Riverside Event Kicks Off Social Justice ‘Revival Tour’

The Rev. James A. Forbes addresses the launch of the Revival Tour at Riverside Church in Morningside Heights on April 3. (Photo by Gabe Carroll for Voices of NY)

Rev. James A. Forbes addresses the launch of the Revival Tour at Riverside Church in Morningside Heights on April 3. (Photo by Gabe Carroll for Voices of NY)

A 15-state tour will attempt to blend activism with a call for spiritual revival, in the midst of this year’s bitter election campaign.

A small, mostly middle-aged crowd gathered at Riverside Church in Morningside Heights on Sunday afternoon to sing hymns, listen to speeches and kick off a 15-state “Revival Tour,” aimed at countering policies and narratives perceived as racist and xenophobic.

Rev. Dr. William J. Barber II and Rev. Dr. James A. Forbes hosted Sunday’s event, which served to launch the “Revival Tour to Challenge Racism, Poverty, Voter Suppression and Xenophobic Rhetoric.”

Barber is pastor of Greenleaf Christian Church in Goldsboro, North Carolina, and founder of Repairers of the Breach, while Forbes is senior minister emeritus of Riverside Church, president of Healing of the Nations Ministries and national minister for the Drum Major Institute, all sponsors of the Revival Tour.

According to a press release, the Revival Tour will include trainings for clergy and community leaders, direct actions in state capitals and actions in Cleveland and Philadelphia in conjunction with the Republican and Democratic National Conventions.

Crowd at the launch of the Revival Tour at Riverside Church (Photo by Gabe Carroll for Voices of NY)

Crowd at the launch of the Revival Tour at Riverside Church (Photo by Gabe Carroll for Voices of NY)

At Sunday’s event Barber and Forbes gave strongly worded speeches, condemning the appropriation of moral and religious language by politicians that the speakers consider opposed to racial and economic justice.

“I don’t understand how you can consider the Bible inerrant and not care about justice,” said Barber. He criticized the use of the term “Evangelical” to refer to an exclusively white Republican-voting demographic. Barber, who considers himself an Evangelical Christian, finds this offensive and misleading.

While many criticisms seemed directed at Republican politicians, and support for Democratic candidates in this election cycle was implied, both speakers affirm that the tour is non-partisan. Rev. Barber is the leader of the Moral Mondays protest movement in North Carolina, which on multiple occasions has clashed politically with Republican governor Pat McRory.

The Rev. William J. Barber II (Photo by Gabe Carroll for Voices of NY)

Rev. William J. Barber II (Photo by Gabe Carroll for Voices of NY)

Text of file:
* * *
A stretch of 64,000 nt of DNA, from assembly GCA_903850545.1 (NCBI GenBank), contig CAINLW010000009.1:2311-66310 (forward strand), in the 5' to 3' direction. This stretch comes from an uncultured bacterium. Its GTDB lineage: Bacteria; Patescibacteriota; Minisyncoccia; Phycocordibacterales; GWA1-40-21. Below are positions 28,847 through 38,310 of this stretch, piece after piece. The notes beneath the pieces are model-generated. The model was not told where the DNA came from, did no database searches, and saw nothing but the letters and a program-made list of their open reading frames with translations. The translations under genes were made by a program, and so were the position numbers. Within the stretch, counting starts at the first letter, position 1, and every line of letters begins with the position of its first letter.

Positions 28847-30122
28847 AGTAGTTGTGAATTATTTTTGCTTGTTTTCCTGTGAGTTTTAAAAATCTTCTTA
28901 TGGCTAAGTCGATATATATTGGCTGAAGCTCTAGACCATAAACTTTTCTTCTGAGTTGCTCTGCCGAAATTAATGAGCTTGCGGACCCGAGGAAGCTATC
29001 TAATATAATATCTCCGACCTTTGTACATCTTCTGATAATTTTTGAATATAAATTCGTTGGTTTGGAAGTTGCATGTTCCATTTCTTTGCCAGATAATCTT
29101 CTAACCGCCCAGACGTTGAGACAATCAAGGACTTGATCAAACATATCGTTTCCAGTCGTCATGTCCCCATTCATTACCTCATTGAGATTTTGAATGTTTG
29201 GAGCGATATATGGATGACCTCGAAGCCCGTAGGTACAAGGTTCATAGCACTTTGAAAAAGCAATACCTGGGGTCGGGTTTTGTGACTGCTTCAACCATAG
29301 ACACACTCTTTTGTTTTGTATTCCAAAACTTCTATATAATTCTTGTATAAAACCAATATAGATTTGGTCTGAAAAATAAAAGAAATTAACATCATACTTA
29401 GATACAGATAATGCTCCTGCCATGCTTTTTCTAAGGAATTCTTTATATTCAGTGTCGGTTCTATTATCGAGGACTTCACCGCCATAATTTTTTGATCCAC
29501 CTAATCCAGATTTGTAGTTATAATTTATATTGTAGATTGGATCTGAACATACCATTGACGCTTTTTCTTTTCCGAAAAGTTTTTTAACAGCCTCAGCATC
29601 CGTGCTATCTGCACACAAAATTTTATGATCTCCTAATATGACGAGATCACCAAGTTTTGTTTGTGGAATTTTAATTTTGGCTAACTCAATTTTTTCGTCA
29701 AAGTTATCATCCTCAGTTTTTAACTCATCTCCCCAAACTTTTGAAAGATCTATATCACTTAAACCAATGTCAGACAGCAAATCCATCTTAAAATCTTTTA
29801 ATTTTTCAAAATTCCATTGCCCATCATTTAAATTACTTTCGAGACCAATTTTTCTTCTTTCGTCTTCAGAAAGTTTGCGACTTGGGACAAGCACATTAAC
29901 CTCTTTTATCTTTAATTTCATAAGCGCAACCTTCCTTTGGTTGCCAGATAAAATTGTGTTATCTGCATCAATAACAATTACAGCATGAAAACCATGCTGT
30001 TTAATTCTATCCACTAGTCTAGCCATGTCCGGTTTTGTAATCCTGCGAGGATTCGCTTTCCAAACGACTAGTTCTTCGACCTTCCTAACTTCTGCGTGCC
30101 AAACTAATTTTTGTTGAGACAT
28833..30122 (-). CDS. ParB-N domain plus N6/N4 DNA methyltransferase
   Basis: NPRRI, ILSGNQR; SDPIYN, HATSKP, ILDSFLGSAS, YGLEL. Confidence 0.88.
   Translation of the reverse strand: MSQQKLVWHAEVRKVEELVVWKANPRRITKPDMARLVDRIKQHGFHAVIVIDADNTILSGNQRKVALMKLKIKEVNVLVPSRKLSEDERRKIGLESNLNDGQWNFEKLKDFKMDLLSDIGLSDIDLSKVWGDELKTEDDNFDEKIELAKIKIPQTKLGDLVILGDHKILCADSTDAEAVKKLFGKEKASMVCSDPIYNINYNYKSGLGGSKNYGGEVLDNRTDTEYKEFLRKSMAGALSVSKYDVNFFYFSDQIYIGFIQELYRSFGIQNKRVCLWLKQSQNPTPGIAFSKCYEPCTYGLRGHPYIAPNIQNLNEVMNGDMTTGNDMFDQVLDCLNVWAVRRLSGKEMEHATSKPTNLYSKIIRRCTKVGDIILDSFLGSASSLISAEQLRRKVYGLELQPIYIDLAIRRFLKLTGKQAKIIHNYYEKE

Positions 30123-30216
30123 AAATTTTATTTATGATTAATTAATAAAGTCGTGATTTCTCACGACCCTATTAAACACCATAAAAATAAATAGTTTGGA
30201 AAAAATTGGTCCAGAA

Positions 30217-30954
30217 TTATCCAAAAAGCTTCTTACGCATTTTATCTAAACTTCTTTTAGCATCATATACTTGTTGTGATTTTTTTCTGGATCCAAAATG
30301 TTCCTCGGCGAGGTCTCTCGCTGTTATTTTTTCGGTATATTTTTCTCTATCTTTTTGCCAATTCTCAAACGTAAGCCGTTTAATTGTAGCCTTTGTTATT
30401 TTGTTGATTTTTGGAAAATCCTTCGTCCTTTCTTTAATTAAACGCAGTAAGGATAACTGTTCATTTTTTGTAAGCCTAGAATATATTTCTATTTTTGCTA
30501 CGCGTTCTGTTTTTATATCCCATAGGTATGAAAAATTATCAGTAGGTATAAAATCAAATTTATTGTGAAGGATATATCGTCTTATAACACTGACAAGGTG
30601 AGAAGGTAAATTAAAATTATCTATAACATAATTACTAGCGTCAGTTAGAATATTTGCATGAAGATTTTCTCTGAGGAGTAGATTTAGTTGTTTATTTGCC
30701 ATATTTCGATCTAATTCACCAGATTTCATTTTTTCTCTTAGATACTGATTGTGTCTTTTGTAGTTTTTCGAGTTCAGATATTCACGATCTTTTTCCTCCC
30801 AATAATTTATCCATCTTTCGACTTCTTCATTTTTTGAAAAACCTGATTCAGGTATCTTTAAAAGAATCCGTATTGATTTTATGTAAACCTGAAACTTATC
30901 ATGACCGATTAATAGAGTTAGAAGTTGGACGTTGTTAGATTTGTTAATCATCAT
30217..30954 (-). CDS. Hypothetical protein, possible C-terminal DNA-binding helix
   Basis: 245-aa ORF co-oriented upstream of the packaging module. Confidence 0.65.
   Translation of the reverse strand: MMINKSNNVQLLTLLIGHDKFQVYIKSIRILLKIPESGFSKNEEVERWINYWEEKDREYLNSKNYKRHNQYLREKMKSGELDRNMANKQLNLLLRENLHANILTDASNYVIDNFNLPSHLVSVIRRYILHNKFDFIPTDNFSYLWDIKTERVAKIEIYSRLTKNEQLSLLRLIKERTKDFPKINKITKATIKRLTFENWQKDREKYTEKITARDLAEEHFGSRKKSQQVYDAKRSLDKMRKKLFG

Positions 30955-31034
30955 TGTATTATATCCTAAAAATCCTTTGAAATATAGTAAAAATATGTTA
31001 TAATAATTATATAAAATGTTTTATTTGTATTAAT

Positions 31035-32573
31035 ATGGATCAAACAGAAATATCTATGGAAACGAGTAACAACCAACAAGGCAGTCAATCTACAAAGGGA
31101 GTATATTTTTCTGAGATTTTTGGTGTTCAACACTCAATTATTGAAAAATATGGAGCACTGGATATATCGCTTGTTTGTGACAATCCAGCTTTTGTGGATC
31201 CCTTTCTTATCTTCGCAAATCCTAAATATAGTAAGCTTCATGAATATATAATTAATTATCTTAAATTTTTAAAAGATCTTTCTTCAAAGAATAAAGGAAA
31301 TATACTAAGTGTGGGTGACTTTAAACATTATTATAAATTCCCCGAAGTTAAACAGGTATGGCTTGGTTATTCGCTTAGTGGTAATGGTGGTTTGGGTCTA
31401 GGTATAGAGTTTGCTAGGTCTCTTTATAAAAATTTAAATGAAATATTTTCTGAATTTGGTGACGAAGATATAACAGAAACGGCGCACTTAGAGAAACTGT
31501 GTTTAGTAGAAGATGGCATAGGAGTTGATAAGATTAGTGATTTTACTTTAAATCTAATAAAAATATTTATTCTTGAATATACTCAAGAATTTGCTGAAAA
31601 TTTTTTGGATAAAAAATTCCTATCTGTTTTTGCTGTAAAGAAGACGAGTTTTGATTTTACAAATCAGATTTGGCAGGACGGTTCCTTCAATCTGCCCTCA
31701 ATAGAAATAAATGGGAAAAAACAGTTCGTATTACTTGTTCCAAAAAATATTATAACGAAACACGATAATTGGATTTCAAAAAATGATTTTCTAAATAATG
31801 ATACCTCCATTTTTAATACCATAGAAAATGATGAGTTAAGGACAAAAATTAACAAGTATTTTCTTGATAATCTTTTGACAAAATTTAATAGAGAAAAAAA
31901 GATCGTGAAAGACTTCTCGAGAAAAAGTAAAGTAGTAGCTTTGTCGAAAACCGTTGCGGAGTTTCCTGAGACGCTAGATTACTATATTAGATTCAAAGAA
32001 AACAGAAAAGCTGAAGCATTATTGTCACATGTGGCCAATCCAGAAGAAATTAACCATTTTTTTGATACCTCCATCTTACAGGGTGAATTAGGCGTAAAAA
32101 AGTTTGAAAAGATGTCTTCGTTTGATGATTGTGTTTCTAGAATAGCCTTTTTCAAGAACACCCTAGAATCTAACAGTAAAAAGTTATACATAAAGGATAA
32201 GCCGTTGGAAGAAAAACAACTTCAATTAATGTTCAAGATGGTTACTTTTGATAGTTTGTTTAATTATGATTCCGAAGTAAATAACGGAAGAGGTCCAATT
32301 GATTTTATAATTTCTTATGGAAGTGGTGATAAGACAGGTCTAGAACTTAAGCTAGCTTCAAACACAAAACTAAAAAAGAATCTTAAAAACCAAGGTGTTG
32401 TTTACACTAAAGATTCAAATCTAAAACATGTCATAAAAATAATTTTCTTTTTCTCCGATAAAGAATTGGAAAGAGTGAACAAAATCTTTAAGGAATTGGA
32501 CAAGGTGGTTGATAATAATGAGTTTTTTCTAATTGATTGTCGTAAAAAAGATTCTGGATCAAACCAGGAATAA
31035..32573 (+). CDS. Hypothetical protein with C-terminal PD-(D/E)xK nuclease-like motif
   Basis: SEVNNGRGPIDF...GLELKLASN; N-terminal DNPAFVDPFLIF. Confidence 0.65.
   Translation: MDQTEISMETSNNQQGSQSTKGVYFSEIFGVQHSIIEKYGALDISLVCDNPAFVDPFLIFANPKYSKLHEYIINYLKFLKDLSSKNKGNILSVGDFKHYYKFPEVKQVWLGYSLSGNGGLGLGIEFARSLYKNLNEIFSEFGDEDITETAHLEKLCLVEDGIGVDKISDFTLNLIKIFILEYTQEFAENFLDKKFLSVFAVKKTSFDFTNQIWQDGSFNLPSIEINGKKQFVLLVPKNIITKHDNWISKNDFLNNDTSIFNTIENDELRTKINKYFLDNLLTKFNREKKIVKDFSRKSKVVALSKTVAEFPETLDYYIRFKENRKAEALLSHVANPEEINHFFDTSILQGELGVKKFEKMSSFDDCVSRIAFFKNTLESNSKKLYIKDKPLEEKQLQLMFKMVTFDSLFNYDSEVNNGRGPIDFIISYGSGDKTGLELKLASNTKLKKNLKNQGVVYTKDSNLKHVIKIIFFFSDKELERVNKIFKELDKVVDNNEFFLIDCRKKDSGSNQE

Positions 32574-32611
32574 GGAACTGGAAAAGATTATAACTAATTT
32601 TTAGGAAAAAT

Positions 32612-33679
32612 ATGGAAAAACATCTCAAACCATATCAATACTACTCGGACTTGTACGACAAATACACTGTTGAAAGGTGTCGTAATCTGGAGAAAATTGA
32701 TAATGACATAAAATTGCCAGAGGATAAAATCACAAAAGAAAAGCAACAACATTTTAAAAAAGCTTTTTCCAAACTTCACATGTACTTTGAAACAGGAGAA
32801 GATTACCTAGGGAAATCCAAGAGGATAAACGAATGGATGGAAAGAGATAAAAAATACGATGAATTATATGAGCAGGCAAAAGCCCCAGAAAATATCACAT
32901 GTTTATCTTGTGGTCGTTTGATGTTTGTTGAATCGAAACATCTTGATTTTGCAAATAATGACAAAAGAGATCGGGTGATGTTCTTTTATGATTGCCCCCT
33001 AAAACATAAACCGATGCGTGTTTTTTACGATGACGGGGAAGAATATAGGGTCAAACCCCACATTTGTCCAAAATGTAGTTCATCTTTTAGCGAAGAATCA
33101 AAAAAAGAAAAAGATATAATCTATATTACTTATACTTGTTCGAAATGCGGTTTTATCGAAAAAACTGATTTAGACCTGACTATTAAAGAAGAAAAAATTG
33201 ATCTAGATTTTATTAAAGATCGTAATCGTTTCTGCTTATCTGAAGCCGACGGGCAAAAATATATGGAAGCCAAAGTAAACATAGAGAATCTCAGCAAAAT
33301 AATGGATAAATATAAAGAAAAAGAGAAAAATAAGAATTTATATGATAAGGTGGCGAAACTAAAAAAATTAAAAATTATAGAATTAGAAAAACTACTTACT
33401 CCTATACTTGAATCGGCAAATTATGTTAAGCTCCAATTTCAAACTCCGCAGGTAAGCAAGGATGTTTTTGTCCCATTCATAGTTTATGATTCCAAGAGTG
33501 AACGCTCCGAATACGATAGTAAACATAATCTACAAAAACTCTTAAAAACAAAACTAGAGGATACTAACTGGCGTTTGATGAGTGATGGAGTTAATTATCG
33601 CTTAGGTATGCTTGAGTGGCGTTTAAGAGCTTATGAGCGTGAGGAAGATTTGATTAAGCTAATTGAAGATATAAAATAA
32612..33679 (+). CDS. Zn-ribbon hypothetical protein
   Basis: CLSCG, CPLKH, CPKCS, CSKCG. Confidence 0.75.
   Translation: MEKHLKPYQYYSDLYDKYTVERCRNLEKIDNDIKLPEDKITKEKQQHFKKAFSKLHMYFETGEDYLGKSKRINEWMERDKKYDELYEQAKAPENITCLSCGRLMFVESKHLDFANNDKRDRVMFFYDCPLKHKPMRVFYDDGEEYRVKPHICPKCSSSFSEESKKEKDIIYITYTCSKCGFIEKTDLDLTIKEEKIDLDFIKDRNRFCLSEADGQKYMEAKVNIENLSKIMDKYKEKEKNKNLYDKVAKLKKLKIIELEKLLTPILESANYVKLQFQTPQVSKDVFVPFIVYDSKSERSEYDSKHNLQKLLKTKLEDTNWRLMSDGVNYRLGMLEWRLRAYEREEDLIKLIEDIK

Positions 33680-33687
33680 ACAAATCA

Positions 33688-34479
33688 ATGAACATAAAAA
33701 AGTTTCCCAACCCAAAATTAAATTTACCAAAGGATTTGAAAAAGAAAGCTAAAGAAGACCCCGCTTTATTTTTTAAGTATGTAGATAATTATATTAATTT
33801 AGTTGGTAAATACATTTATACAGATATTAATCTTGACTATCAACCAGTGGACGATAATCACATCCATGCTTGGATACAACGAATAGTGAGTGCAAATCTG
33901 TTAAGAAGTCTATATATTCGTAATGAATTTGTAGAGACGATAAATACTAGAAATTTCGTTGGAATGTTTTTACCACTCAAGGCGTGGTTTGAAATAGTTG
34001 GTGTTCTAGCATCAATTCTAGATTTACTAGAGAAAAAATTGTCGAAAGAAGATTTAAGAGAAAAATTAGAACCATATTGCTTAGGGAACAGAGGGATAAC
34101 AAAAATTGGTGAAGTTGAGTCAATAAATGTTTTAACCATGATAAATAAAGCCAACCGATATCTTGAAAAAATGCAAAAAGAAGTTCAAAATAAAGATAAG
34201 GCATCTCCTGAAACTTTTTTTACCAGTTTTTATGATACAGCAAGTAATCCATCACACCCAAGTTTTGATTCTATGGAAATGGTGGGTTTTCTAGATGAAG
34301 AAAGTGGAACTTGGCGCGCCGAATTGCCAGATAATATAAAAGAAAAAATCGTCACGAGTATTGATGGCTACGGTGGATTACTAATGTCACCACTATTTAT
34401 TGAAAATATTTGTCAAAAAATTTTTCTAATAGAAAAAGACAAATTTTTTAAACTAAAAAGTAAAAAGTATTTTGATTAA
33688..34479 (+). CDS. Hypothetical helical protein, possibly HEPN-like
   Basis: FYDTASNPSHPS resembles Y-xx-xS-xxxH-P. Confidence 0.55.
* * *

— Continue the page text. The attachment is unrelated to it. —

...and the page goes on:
“There are some things that transcend political majorities,” said Barber in his speech.

Speakers also included Rev. Dr. Traci Blackmon and Sister Simone Campbell, who spoke in a recorded video. Blackmon and Campbell are the main faces of the Revival Tour, along with Forbes and Barber. Riverside Church Executive Minister Rev. Michael Livingston and Rev. Liz Theoharis of the Kairos Center and the Union Theological Seminary also spoke.

All speakers paid homage to the legacy of Martin Luther King Jr., the day before the 48th anniversary of his assassination and the 49th anniversary of his “A Time to Break Silence” speech.

“We are going to try and introduce a discussion of moral dimensions which inform the patterns that develop in the body politic.”

Rev. Forbes explained that the objective of the Revival Tour is to promote discussion about the deep moral values at the heart of contemporary political debates. “We are going to say that if you talk about race the delusion of white supremacy is a spiritual problem,” said Forbes.

In an impassioned speech following Forbes, Rev. Barber repeatedly emphasized the limits of current political language, stressing that current labels are insufficient. “We can no longer, in this America, have just a left-right conversation,” said Barber. “It’s too puny, too small, too controlled.”

Rev. Barber listed resegregation, the dismantling of welfare, xenophobia, homophobia and the destruction of the environment as major concerns that the tour would address, by promoting discussion, staging protests and training clergy and activists in nonviolent organizing.

Chorus at the launch of the Revival Tour (Photo by Gabe Carroll for Voices of NY)

Chorus at the launch of the Revival Tour (Photo by Gabe Carroll for Voices of NY)

United Church of Christ minister Rev. Tracy Blackmon echoed previous speakers in linking social justice concerns to spiritual values.

“God hears the cries of little Black babies, who are 500 times more likely to die of asthma, a treatable disease.”

Blackmon spoke of the importance of answering the call to protest and organize. “The moment we say yes, freedom has begun,” she said.

Catholic Sister Simone Campbell said she agreed with the idea of “an interracial call to revive our values.”

“We have a long way to go, but we have to start somewhere,” Campbell said. “I’m hoping that by lending my voice to a public expression of faith values that it principally helps us move beyond fear and anger. Those are the crippling realities of our time.”

The tour will touch 15 states in its first leg, which ends in January. The first stop of the tour was on Monday, at Temple Beth Or in Raleigh, North Carolina.

Anita Jenkins, 69, came to the launch event from New Jersey, with her husband. “We needed this,” Jenkins said. “We start, as we started in the civil rights movement, in the church.”

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